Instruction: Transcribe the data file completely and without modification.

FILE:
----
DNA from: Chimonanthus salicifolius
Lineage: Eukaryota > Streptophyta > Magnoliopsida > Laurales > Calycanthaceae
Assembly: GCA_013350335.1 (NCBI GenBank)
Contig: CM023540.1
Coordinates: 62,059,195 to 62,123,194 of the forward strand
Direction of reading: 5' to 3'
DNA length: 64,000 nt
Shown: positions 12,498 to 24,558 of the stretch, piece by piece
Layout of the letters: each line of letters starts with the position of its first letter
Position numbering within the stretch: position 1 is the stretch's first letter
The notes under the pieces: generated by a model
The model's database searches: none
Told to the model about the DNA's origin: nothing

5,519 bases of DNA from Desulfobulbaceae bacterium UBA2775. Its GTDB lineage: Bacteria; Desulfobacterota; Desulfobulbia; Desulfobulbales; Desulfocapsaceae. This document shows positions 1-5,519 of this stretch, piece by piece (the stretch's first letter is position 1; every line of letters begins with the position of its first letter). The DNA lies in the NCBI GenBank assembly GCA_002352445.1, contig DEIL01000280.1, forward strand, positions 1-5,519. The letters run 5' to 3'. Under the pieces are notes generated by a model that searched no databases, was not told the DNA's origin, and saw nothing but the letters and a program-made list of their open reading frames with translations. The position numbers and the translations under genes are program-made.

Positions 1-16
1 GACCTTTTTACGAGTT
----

DNA from: Chimonanthus salicifolius
Lineage: Eukaryota > Streptophyta > Magnoliopsida > Laurales > Calycanthaceae
Assembly: GCA_013350335.1 (NCBI GenBank)
Contig: CM023540.1
Coordinates: 62,059,195 to 62,123,194 of the forward strand
Direction of reading: 5' to 3'
DNA length: 64,000 nt
Shown: positions 12,498 to 24,558 of the stretch, piece by piece
Layout of the letters: each line of letters starts with the position of its first letter
Position numbering within the stretch: position 1 is the stretch's first letter
The notes under the pieces: generated by a model
The model's database searches: none
Told to the model about the DNA's origin: nothing

5,519 bases of DNA from Desulfobulbaceae bacterium UBA2775. Its GTDB lineage: Bacteria; Desulfobacterota; Desulfobulbia; Desulfobulbales; Desulfocapsaceae. This document shows positions 1-5,519 of this stretch, piece by piece (the stretch's first letter is position 1; every line of letters begins with the position of its first letter). The DNA lies in the NCBI GenBank assembly GCA_002352445.1, contig DEIL01000280.1, forward strand, positions 1-5,519. The letters run 5' to 3'. Under the pieces are notes generated by a model that searched no databases, was not told the DNA's origin, and saw nothing but the letters and a program-made list of their open reading frames with translations. The position numbers and the translations under genes are program-made.

Positions 1-16
1 GACCTTTTTACGAGTT